We would therefore advise businesses to review any amendments that they might have agreed either verbally, by email, or otherwise, and consider whether they need to be captured in a more formal way which will make clear exactly what has been agreed to be varied, and (where appropriate) how long that variation will remain in force.
It’s also important to remember that some contracts contain provisions that set out specific requirements about how amendments are to be made. For example, they might require that amendments are made in writing (rather than verbally). These “No Oral Modification” clauses are commonly found in commercial contracts, and the courts have recently shown that they are willing to enforce them.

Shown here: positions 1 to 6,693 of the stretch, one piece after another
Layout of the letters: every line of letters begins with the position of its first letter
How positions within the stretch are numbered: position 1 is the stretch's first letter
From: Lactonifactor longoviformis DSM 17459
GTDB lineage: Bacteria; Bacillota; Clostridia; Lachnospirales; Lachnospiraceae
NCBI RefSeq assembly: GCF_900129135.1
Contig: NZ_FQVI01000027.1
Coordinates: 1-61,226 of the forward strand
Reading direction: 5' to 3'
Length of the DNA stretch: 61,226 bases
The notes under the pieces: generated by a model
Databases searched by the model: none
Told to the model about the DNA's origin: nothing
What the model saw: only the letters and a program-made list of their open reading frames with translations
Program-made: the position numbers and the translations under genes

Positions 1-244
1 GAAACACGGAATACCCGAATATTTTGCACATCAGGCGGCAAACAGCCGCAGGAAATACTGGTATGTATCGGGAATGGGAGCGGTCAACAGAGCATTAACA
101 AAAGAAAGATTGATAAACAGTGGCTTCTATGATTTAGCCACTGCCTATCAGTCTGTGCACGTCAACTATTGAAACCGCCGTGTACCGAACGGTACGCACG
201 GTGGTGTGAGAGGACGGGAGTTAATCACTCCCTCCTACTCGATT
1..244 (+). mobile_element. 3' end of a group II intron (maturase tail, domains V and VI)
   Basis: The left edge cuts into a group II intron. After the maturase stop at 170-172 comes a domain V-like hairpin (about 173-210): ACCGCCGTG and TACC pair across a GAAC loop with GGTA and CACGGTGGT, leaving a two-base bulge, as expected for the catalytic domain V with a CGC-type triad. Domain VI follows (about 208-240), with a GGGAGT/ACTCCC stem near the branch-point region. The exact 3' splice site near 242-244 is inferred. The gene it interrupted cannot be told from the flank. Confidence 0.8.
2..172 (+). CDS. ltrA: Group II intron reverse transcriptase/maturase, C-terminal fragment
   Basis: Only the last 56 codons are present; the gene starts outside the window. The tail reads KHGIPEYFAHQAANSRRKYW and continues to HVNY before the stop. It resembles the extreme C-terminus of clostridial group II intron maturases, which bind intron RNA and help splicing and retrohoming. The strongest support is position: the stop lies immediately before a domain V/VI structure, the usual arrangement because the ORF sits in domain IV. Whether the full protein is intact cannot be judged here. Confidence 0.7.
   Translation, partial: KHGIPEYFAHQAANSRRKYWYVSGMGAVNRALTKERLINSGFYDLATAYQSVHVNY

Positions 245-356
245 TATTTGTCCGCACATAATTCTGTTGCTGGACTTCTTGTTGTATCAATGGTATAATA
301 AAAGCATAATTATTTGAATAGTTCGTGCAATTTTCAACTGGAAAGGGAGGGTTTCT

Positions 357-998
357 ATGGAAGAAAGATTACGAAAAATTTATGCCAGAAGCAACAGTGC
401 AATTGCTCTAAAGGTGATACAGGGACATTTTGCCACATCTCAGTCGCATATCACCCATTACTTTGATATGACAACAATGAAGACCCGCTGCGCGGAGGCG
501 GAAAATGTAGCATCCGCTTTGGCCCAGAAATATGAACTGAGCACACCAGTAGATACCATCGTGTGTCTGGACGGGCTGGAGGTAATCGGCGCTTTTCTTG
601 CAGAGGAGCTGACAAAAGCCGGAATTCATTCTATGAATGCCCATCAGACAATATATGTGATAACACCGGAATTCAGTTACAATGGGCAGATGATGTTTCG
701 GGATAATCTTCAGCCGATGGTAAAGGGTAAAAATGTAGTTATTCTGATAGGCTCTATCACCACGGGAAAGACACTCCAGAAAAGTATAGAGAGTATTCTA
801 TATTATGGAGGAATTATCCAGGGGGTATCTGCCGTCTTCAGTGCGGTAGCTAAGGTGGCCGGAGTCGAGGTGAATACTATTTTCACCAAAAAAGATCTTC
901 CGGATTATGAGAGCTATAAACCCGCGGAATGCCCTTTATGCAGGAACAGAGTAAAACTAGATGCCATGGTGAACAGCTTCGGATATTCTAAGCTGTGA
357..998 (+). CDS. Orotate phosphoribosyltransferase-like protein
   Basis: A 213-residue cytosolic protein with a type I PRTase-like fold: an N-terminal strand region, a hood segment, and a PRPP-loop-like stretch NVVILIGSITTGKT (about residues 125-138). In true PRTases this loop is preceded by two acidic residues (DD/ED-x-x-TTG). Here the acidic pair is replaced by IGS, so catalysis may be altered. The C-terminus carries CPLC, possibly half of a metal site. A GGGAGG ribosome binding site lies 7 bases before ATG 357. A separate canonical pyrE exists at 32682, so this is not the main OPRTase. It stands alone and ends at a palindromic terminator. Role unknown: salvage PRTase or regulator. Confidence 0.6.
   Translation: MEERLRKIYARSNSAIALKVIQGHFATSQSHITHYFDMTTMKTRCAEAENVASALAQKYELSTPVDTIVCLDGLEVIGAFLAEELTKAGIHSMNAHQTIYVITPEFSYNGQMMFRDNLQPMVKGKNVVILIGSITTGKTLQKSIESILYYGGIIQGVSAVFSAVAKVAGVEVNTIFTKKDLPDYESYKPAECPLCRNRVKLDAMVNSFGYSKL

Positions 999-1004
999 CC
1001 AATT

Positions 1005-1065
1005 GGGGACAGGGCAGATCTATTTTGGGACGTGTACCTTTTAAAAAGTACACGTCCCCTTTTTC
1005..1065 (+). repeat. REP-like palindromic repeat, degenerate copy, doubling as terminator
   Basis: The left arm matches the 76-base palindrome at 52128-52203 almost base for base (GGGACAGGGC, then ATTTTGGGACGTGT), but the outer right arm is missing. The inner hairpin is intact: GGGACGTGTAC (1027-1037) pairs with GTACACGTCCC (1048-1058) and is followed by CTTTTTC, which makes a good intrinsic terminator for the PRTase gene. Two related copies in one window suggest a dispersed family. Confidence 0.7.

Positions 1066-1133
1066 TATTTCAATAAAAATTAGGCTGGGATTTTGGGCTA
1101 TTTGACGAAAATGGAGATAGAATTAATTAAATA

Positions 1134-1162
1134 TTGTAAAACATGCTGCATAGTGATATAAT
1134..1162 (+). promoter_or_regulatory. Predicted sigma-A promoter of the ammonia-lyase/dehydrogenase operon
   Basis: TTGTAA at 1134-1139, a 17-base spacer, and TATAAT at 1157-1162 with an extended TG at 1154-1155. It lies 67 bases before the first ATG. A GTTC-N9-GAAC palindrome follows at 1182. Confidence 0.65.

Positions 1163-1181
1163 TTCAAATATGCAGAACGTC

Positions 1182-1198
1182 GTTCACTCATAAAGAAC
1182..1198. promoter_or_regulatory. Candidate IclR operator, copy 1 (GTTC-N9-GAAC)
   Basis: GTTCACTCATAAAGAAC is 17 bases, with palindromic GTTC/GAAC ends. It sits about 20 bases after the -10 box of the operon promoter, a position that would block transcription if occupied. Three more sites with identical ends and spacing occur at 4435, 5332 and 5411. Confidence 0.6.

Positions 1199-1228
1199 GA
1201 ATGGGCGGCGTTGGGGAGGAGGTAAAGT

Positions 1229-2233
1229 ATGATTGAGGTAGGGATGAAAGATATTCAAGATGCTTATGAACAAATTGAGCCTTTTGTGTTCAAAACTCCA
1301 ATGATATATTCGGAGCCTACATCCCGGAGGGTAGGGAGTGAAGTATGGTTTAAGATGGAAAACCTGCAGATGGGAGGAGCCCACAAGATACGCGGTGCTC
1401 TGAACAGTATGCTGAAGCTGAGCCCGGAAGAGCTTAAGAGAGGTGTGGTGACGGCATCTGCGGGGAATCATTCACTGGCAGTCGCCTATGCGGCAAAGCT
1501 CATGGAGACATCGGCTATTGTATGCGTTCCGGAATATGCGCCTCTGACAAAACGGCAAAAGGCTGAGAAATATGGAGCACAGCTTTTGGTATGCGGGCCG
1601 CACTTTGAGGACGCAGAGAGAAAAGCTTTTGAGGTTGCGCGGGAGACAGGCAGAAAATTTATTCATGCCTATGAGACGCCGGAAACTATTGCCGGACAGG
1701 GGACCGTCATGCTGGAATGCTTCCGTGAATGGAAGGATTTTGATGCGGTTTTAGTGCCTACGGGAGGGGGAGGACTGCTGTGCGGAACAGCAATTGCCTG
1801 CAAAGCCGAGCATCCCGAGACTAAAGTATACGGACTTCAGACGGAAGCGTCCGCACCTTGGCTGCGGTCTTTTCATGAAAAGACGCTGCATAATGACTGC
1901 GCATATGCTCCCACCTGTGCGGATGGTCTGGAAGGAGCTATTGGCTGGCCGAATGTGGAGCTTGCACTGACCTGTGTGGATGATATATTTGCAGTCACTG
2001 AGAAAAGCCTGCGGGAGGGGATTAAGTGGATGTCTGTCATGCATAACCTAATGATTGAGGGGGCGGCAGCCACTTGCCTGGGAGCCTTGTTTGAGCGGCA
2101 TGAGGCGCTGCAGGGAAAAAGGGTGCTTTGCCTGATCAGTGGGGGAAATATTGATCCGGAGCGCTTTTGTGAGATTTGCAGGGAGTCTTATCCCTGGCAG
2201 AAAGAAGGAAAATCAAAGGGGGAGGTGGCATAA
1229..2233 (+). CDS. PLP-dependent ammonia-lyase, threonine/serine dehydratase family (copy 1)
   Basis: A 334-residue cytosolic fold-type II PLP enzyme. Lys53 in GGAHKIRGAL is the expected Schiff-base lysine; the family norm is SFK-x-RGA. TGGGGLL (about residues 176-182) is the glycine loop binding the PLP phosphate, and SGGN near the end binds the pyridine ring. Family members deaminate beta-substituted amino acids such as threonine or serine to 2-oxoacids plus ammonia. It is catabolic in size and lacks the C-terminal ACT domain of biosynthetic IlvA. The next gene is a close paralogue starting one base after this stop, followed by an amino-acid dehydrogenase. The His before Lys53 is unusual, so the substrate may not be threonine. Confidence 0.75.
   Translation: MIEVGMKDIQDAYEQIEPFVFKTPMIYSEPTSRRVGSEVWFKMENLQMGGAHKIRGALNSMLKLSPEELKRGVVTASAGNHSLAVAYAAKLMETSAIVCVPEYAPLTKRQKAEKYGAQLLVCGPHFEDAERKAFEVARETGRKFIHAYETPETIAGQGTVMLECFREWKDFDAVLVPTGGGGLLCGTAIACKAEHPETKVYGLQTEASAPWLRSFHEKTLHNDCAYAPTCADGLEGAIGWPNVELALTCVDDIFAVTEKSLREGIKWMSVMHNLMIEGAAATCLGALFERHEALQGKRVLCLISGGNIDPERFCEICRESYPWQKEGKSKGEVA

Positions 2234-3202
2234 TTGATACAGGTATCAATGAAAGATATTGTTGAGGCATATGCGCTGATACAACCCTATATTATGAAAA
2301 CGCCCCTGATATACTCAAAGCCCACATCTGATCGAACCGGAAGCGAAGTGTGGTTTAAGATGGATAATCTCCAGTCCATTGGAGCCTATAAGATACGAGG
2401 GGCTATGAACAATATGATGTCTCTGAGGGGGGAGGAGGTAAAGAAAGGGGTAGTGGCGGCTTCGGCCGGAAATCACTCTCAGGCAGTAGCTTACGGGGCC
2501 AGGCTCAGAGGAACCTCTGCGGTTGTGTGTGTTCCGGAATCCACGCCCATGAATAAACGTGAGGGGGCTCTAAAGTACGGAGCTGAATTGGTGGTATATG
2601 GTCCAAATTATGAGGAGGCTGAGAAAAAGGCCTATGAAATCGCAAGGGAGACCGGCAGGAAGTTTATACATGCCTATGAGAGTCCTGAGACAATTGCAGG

Failing to deal with amendments in accordance with contractual requirements could therefore have a serious impact on businesses as they recover from the disruption caused by the lockdown. If they end up in dispute with a customer or supplier, a business could find that the contract has not actually been amended in the way that they think – potentially leading to legal costs and liabilities at the worst possible time.
The change in the law has the potential to place much greater financial risks on suppliers, making it more difficult to exit a contract with a customer of doubtful solvency. This will place increased emphasis on appropriate financial due diligence and credit checking before entering into supply contracts.